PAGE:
For example, I read the "Peanuts" cartoon strip recently. Charlie Brown and Lucy observed a tree — one of its leaves fell to the ground. Lucy asked Charlie if he knew the significance of that event. She explained (in her opinionated way) that it is better to be a tree, and not a leaf. I guess she meant that the tree continues to grow and live while the leaf drops off and is gone. Maybe you have another conclusion to her philosophical statement.
Yes, nature puts on a beautiful display of colorful leaves at this time of year with fall foliage. In some areas, we see different shades of red and gold. It's also the time of year that some enjoy planting bulbs, in anticipation of springtime blooms — Chrysanthemums are popular now.
We'll "fall back" an hour to standard time on November 6th in some places, and it will get darker sooner. Some schools take children on field trips to pumpkin patches and nut farms. Some memories that I have of high school are football games, pep rallies, hayrides, wiener roasts and bonfires. Years later, there are class reunions, which often occur in the fall and remind the attendees of the years that have passed.
When the weather gets that autumn "nip" in the air and turns cool, we turn our thoughts to bundling up. Out come the jackets, windbreakers, warm socks, boots, warm pajamas and flannel (or corduroy) shirts. Sometimes we add more bedding — blankets, quilts, comforters, and afghans in an effort to be warm and cozy. Something comes over me when it gets cool: I buy yarn and crochet.
In the fall, it's so nice to enjoy a hot cup of coffee, herbal tea, hot apple cider, or a mug of hot chocolate milk with a marshmallow on top as we sit by the fire or snuggle up with a pet and read a good book. Even Starbucks has gotten into the act: they're advertising their Pumpkin Spice Latte these days — a definite sign of fall.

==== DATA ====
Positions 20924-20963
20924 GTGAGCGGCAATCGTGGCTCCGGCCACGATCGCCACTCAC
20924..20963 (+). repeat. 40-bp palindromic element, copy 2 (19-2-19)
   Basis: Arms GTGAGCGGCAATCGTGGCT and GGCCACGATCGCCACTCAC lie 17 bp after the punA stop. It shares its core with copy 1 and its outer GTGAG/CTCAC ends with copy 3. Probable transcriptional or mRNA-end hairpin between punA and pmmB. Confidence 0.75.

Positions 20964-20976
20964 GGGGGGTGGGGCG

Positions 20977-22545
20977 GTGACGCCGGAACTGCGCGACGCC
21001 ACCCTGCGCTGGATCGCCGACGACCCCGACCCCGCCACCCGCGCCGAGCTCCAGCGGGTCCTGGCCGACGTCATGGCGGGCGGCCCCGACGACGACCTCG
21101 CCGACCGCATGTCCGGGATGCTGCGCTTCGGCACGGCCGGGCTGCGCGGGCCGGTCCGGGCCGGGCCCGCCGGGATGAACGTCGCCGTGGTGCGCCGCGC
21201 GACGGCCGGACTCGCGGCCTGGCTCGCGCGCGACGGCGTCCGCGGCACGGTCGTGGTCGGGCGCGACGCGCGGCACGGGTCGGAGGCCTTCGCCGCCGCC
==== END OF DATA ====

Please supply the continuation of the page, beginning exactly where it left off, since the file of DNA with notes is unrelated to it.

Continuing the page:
Those fall beverages make me think of fall food — a big pot of chili or beef stew, turkey, yams, popcorn and popcorn balls, a basket of fruit, nuts to crack, gingerbread, pecan pie and smells of cinnamon, nutmeg and allspice. Apples are abundant now, with many varieties to choose from — Red and Golden Delicious, Gala, Pink Lady, Pippin, Braeburn, Rome Beauty, Fuji, Granny Smith, Jonathan, McIntosh, and York. They can be enjoyed in so many different ways — eaten plain, apple pie, Apple Betty, applesauce, caramel or glazed, and even with peanut butter on slices (a personal favorite of mine).
The main thing for me is that autumn is the time for giving thanks, recognizing our abundance, and rejoicing in the good gifts of God. Let's not allow a "scarecrow" or two to get us down. We are blessed in so many ways, and have much for which we should be thankful — an autumn abundance.
And here are a couple ways to celebrate that abundance:
Shout with joy to the LORD, all the earth!
Worship the LORD with gladness.
Come before him, singing with joy.
Acknowledge that the LORD is God!
He made us, and we are his.
We are his people, the sheep of his pasture.
Enter his gates with thanksgiving;
go into his courts with praise.
Give thanks to him and praise his name.
For the LORD is good.
His unfailing love continues forever,
and his faithfulness continues to each generation
(Psalm 100:1-5 NLT).
Come, Ye Thankful People, Come
Words by Henry Alford (w. 1844)
Come, ye thankful people, come,
Raise the song of harvest home!
All is safely gathered in,
Ere the winter storms begin;
God, our Maker, doth provide
For our wants to be supplied:
Come to God's own temple, come,
Raise the song of harvest home.
We ourselves are God's own field,
Fruit unto His praise to yield;
Wheat and tares together sown
Unto joy or sorrow grown;
First the blade, and then the ear,
Then the full corn shall appear;
Lord of harvest, grant that we
Wholesome grain and pure may be.